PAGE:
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After loss to Packers, the gap between the Seahawks’ defense and offense gets bigger

UPDATED: Sun., Sept. 10, 2017, 10:02 p.m.

Seattle Seahawks' Nazair Jones runs in front of Green Bay Packers' Aaron Rodgers after intercepting a pass during the first half of an NFL football game Sunday, Sept. 10, 2017, in Green Bay, Wis. (Mike Roemer / Associated Press)
Seattle Seahawks' Nazair Jones runs in front of Green Bay Packers' Aaron Rodgers after intercepting a pass during the first half of an NFL football game Sunday, Sept. 10, 2017, in Green Bay, Wis. (Mike Roemer / Associated Press)

Entering a year that will determine whether they are a fading superpower or an enduring force, the Seahawks went through a volatile offseason. They openly shopped star cornerback Richard Sherman before ultimately keeping him. They officially cut ties with beloved running back Marshawn Lynch, trading the previously retired bruiser to Oakland, per his wishes. Most significantly, their frays started to show.

The tumult stemmed from the tension between Seattle’s defense and offense, as detailed in a blockbuster story by ESPN The Magazine’s Seth Wickersham. Defensive players, led by Sherman, resented the offense and quarterback Russell Wilson for receiving star treatment and endorsements. They believed coaches took it easy on the offense and Wilson in particular, excusing their mistakes while harping on defensive miscues, even as Seattle’s success hinged on the defense’s dominance. Sherman could not get over the ruinous decision to pass from the 1-yard line at the end of the 2015 Super Bowl, which resulted in an interception and a Patriots victory.

Sherman insisted he and Wilson share a “phenomenal” professional relationship, but the relationship between Seattle’s two units will only be further tested one week into the season. Their season-opening, 17-9 loss in Green Bay could have only increased tension between a dominant defense and a floundering offense.

Seattle’s defense was just as frightening as expected. The addition of defensive tackle Sheldon Richardson, a late arrival in a trade with the Jets, enabled an even fiercer pass rush from Cliff Avril, Michael Bennett and Frank Clark. Seattle’s secondary held up even without Jeremy Lane, who was ejected for throwing a phantom punch. The Seahawks hounded Aaron Rodgers and limited the Packers to 17 points in Lambeau Field, seven of which were set up by Wilson’s fumble at his own 5-yard line.

The Seahawks’ offense was a mess. They have not cleansed their offensive line woes from a year ago, and if anything their attempts at protecting Wilson and creating holes was worse. The Seahawks drafted two offensive lineman, neither of which cracked their starting lineup. They whiffed on a couple free agents, and they lost tackle George Fant to a season-ending injury. The result, for one game, was disaster.

Seattle did not score a touchdown. Wilson, under constant duress, completed 14 of 27 passes for 158 yards and took three sacks. The Seahawks ran for 90 yards, 29 of which came on a single Wilson scramble. Packers’ defensive tackle Mike Daniels wrecked Seattle almost single-handedly.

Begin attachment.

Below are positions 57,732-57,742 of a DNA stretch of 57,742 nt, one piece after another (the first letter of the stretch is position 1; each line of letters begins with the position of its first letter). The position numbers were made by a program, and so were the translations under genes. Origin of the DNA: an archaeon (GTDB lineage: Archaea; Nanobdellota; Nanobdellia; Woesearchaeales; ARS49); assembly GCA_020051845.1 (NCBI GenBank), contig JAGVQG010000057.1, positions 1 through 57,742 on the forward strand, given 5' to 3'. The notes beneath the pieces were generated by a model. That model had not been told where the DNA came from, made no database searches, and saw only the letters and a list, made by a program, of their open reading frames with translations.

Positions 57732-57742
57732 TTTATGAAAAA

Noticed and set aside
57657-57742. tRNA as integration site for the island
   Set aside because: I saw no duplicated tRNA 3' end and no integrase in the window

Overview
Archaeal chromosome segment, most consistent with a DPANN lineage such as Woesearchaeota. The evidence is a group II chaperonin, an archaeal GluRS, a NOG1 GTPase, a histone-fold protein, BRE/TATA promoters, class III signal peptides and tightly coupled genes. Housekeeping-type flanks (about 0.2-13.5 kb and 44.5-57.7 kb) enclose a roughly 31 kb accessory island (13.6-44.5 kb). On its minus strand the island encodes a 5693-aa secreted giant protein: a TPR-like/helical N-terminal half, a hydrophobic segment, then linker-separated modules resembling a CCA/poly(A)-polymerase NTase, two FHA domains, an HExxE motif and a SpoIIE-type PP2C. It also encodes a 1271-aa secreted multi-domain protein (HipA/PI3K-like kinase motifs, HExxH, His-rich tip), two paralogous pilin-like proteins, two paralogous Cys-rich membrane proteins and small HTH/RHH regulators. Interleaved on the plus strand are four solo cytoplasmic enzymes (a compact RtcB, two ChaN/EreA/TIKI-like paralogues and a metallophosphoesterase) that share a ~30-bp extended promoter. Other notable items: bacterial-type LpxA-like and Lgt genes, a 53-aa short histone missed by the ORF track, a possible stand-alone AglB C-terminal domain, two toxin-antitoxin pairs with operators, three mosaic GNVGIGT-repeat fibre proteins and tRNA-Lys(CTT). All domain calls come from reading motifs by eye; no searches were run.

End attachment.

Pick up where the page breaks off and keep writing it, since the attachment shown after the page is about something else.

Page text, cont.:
For most contenders, the defeat, on the road against another Super Bowl hopeful, would be cause for standard regrouping. For the Seahawks, the nature of the loss threatens to tug at threads already coming apart. If the defense came into the season believing it carried too heavy a burden, the opener would only exacerbate the feelings.

The Seahawks could find solace in how the game’s most important play unfolded. In the first quarter, Rodgers threw an interception into the gut of defensive tackle Nazair Jones. As Jones rumbled to the end zone, referees flagged Avril for an illegal block on Rodgers and ejected lane for punching wide receiver Davante Adams after the pair became tangled. What should have been a game-turning play had been eliminated.

Upon further viewing, both calls were bogus. Avril shoved Rodgers in the shoulder, not a clip and not even much contact. The flag shouldn’t have been thrown. The call on Lane was more egregious. Lane and Adams tangled and fell to the ground, Adams shoving Lane as much Lane shoved Adams. One of Lane’s forearms did catch Lane around the face mask. But overall, the altercation was nothing worse than what happens a dozen times a game. For shaky reasons, Seattle lost both a touchdown and a key player.

Still, Seattle’s defense did more than its part for the remainder of the game. Its offense only added to the defense’s degree of difficulty. Week 1 is the wrong time for sweeping declarations, and the Seahawks’ offense will have an opportunity to improve next week at home against the San Francisco 49ers, which lost 23-3 to the Panthers, at home, in their season opener.

The Seahawks have made it to at least the divisional round five straight seasons, and won a Super Bowl during that stretch. They have been the NFC’s dominant team for half a decade, through constant inner-conflict and controversy. Seattle has an uncanny knack for thriving on tension that would collapse other teams. But it can last for only so long, and their first performance of the year widened any existing gulf between offense and defense.